The words in title are the words of Bernadette Devlin, the youngest person ever to be elected to Westminster, and the figure in the cartoon. You can read her Maiden Speech in the Commons, April 22 1969, here. On her rise to the London parliament and prolific profile her face was seen around the world and she travelled widely, including to America. She was the figurehead of Ireland's discriminated-against and the disposed and had the sympathies of Irish-Americans. A hearing from Irish-America was as natural so as to breath, since animosity based on "England's historic wrongs" were closely and long held. As the Spectator wrote in 1882:
|Cartoon of Bernadette Devlin by Aislin (Terry Mosher)|
Yet the same Irish-Americans who sonorously supported the full extension of civil rights in Northern Ireland, obdurately opposed and foreclosed on the same argument to America's minorities. Sickening duplicity, doublespeak and hypocrisy. Agitating for civil rights in Ireland and arguing against civil rights in America, and not seeing the slightest contradiction. Very Orwellian. Bernadette wrote when she was there:
"Irish Americans… looked and sounded to me like Orangemen. They said exactly the same things about blacks that the loyalists said about us [Catholics] at home."
"‘My people’—the people who knew about oppression, discrimination, prejudice, poverty and the frustration and despair that they produce– were not Irish Americans. They were black, Puerto Ricans, Chicanos. And those who were supposed to be ‘my people’, the Irish Americans who knew about English misrule and the Famine and supported the civil rights movement at home, and knew that Partition and England were the cause of the problem, looked and sounded to me like Orangemen. They said exactly the same things about blacks that the loyalists said about us at home. In New York I was given the key to the city by the mayor, an honor not to be sneezed at. I gave it to the Black Panthers."
Liam Kennedy said out of suffering, you expect acts of empathy and redemption, yet history has shown that there is no necessary relationship between communal suffering and broadened human sympathies. He said:
"The draft riots [of the American Civil War] were, putting it more bluntly, race riots. In an explosion of communal hatred, thousands of Irish men and Irish women turned on black neighbourhoods, lynching and burning before them. This was New York 1863… little more than a decade after the Irish famine. Most of those rioters would have been recent immigrants; most would have experienced childhood or adolescence during the horrors of the Great Starvation. These were the children of the famine."Christian Samito said:
"Many Irish loathed the thought of African Americans exercising political and other rights, and feared the consequences."Daniel Downer wrote:
"Some within the Irish community even went so far as to express open support for its expansion into the Northern States."On the mistreatment of African-Americans by Irish-Americans, Christopher Hitchens said in the second-person:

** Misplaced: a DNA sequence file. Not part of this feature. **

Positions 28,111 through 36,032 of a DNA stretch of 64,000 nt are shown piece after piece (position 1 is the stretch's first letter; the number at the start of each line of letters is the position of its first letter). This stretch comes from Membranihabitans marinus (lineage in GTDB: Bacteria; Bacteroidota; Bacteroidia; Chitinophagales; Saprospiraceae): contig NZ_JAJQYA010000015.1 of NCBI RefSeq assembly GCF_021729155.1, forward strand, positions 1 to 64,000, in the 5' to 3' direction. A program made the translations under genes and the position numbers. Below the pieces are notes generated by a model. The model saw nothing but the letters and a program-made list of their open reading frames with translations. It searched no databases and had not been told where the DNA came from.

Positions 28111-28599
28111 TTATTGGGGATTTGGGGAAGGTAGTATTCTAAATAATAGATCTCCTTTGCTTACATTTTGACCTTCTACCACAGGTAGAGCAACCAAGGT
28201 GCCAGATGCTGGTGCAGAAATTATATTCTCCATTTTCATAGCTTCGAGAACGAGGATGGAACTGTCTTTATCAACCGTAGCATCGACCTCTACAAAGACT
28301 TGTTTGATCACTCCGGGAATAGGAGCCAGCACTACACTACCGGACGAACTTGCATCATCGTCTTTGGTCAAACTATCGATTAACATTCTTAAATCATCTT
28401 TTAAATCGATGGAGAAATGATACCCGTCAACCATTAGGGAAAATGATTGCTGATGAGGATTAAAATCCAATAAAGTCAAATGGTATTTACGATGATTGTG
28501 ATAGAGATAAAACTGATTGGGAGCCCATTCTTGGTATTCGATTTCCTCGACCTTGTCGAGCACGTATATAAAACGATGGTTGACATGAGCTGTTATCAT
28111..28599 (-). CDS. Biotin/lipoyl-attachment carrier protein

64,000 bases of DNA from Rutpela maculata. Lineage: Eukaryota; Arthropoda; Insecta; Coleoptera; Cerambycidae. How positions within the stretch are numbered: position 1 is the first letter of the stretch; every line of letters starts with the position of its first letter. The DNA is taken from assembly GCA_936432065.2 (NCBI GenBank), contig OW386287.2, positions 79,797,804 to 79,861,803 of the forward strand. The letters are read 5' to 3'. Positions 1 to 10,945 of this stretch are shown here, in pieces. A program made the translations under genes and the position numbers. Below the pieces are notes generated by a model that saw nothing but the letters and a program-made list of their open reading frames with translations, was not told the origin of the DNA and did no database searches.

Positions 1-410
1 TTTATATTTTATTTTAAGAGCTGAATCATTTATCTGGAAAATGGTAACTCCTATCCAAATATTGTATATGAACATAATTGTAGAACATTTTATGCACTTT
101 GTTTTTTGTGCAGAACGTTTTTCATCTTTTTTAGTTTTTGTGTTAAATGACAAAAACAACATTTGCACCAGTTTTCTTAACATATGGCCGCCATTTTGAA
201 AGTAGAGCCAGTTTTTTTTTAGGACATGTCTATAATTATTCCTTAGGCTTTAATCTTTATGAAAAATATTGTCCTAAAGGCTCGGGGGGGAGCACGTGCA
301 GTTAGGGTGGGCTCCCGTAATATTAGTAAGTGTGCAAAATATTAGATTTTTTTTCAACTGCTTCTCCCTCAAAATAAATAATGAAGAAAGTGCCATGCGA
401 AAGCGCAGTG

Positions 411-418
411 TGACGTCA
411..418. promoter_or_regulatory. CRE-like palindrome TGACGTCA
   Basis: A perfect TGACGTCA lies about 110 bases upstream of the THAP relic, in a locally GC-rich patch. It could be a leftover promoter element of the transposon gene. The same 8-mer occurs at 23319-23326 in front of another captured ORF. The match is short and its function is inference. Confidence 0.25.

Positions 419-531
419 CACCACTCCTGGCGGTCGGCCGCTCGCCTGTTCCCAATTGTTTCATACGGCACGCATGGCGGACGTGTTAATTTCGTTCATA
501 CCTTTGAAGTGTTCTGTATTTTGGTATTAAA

"The real enemy of black America is the Irish. They kept us out of the building trades; their police kicked us around in every city in the country for years; they treated us like muck; they thought they'd become white and looked down on us'."He also said:
"Most people don’t remember how dangerous it used to be to be Jew in Boston on Easter time and be accused of being a Christ killer."I also take issue with the vanity of Irish nationalists, those who feel they can simultaneously enjoy the ways of the western world and abdicate on the duties and responsibilities it takes to secure such a way of life. Ireland is de facto part of the Anglo-American hegemony, the 51st state in many ways - as Mary Harney wrote - yet throw about shock and revulsion at intervention and foreign wars. I noted via Fintan O'Toole Ireland's national vanity, exceptionalism, and narcissism, exaggerated notions of Irish specialness and the ineradicable belief that they are nicer, holier and more caring; and the associated agonies and troubles that this self-deception can cause.
In my article, "George Orwell on Ireland", I noted that Orwell disliked Ireland because he "thought, they stood not in opposition to the evils of the times, but in a merely Tibetan isolation from them, and Orwell's prejudice was confirmed in him by their neutrality in the war." Orwell wrote:
"Those who ‘abjure’ violence can do so only because others are committing violence on their behalf."And of course, the venerable (Protestant) Irish man of letters, Samuel Beckett said that he preferred France at war to Ireland at peace.
On this blog I previously noted the hypocrisy and wilful blindness and wilful amnesia of Irish-Americans by wilfully forgetting that the greatest proportion of Irish-Americans are Protestant-Irish. And I wrote a J'Accuse-Emile Zola style epistle to Catholic Irish-America after the controversy of the New York Saint Patrick's Day parade 2014.